Read on to learn more about how bongs work and why, contrary to lore, they aren’t actually any better for your lungs than other smoking methods.

Bongs come in all shapes and sizes. Some are very basic with just a bowl and chamber. Others are colorful, mouth-blown works of art.

At the end of the day, they all do basically the same thing: filter and cool the smoke that comes from the burning marijuana.

Bongs generally feature a small bowl that holds dried weed. When you light the weed it combusts. Meanwhile, as you inhale, the water in the bottom of the bong bubbles (or percolates, if you want to get technical). The smoke rises up through the water and then the chamber before entering your mouth and lungs.

If you’re looking for a smoother toke, a bong will give you just that compared to smoking weed rolled in paper.

As expected, the water in a bong eliminates the dry heat you get from a joint. The effect is often described as being cooler, creamy, and smooth rather than harsh.

This effect can be deceiving, though.

While the smoother smoke might feel better on your lungs, you’re still smoking. And that smoke is still filling up your lungs (we’ll spare the lecture on why this is all-around bad news for your health).

Sure, a small amount of the bad stuff might get filtered out. But it’s not enough to make much of a difference.

Yes, this means all those stories about bongs being the “safer” way to smoke are largely based on junk science.

So far, bong safety has been pretty low on the list of priorities when it comes to medical research. But as cannabis becomes legal in more areas, this could change.

According to the Centers for Disease Control and Prevention and other health organizations, smoke is harmful to lung health regardless of what you’re smoking because of the carcinogens released from the combustion of materials.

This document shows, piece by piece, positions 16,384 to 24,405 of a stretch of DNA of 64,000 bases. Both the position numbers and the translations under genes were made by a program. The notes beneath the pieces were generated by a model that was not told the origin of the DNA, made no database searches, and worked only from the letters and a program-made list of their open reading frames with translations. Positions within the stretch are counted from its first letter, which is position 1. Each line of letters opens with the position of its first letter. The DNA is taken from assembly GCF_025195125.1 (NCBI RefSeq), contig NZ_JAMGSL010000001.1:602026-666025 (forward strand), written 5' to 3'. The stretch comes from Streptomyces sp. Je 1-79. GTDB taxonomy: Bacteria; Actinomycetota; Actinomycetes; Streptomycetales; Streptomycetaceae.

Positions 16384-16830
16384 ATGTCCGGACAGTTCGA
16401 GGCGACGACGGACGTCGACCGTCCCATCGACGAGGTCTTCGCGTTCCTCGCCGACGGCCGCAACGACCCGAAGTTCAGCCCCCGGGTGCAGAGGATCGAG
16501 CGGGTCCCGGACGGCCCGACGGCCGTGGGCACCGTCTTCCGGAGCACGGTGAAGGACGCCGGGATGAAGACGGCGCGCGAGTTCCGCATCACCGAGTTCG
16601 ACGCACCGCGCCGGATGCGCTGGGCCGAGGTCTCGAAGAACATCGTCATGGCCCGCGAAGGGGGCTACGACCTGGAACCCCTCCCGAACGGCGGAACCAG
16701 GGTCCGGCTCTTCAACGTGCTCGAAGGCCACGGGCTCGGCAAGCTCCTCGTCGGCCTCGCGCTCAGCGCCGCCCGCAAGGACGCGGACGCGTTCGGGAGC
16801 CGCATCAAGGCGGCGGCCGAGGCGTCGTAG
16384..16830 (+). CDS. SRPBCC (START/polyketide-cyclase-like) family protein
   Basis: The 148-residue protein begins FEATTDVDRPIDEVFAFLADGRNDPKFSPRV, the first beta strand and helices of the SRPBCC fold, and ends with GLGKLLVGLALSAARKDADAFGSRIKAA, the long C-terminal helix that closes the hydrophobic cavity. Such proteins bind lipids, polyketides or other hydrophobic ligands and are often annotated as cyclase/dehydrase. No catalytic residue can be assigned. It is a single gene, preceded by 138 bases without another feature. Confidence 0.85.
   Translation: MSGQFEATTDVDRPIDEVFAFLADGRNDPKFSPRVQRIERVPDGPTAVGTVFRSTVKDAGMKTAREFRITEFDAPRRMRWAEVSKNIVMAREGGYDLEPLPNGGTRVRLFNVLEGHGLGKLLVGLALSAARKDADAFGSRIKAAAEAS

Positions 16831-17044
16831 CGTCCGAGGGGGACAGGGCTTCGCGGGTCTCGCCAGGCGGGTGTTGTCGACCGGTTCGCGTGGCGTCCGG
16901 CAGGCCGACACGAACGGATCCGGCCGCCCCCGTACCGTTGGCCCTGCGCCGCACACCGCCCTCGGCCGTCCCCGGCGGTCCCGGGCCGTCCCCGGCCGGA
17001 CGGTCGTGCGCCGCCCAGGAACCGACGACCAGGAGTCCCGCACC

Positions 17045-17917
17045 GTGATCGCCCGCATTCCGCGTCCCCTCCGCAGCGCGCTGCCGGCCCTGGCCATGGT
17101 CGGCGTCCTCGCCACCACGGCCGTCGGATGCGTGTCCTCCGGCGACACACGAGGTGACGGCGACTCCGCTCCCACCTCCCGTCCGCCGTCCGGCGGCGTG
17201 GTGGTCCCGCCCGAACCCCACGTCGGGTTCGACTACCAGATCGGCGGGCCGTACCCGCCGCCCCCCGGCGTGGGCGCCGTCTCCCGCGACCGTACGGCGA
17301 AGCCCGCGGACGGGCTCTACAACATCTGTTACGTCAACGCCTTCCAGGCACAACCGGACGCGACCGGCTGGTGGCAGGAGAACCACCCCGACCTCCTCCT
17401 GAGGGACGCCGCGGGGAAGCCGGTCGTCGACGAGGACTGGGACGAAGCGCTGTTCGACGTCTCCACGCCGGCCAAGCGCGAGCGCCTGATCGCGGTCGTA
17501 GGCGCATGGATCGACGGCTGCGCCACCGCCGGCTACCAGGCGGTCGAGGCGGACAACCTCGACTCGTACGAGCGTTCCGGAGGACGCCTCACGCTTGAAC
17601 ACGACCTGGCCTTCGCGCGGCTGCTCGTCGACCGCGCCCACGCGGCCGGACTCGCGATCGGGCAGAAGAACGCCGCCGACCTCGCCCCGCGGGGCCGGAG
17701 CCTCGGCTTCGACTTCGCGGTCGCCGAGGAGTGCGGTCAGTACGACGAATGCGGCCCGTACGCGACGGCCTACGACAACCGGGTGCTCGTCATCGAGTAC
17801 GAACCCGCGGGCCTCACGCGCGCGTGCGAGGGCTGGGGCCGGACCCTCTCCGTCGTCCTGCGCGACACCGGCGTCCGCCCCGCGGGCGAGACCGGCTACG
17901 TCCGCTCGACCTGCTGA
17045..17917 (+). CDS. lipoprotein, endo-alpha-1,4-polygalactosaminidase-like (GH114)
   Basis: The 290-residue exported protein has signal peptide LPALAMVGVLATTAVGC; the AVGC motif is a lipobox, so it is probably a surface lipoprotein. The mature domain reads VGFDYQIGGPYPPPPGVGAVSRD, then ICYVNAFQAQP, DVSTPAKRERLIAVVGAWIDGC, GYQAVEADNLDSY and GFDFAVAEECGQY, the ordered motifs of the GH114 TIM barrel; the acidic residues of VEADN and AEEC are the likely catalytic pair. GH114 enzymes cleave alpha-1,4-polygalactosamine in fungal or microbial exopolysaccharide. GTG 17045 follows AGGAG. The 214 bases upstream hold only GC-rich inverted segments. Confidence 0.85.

Smoking marijuana, whether via doobie or bong, can harm lung tissues and cause scarring and damage to your small blood vessels.

The tendency to inhale deeply and hold your breath when smoking pot means you’re often exposed to more tar per breath. Plus, bongs are basically a way to get more smoke into your lungs while also making that smoke more pleasant to inhale.

All of these aspects make it easy to overdo it when using a bong.

One other risk to keep in mind is related to the use of plastic bongs. Plastics that contain chemicals like BPA and phthalates have been linked to adverse health effects, including cancer.

Bong health risks aside, depending on where you live and local laws, having a bong with marijuana in it or even just some residue could get you in legal hot water.

Research also shows that marijuana-only smokers have more healthcare visits related to respiratory conditions than nonsmokers, regardless of the method used to inhale the smoke.

How do those fancy bongs, with all their bells and whistles, actually work? Plus, find out whether they're actually easier on your lungs than a joint.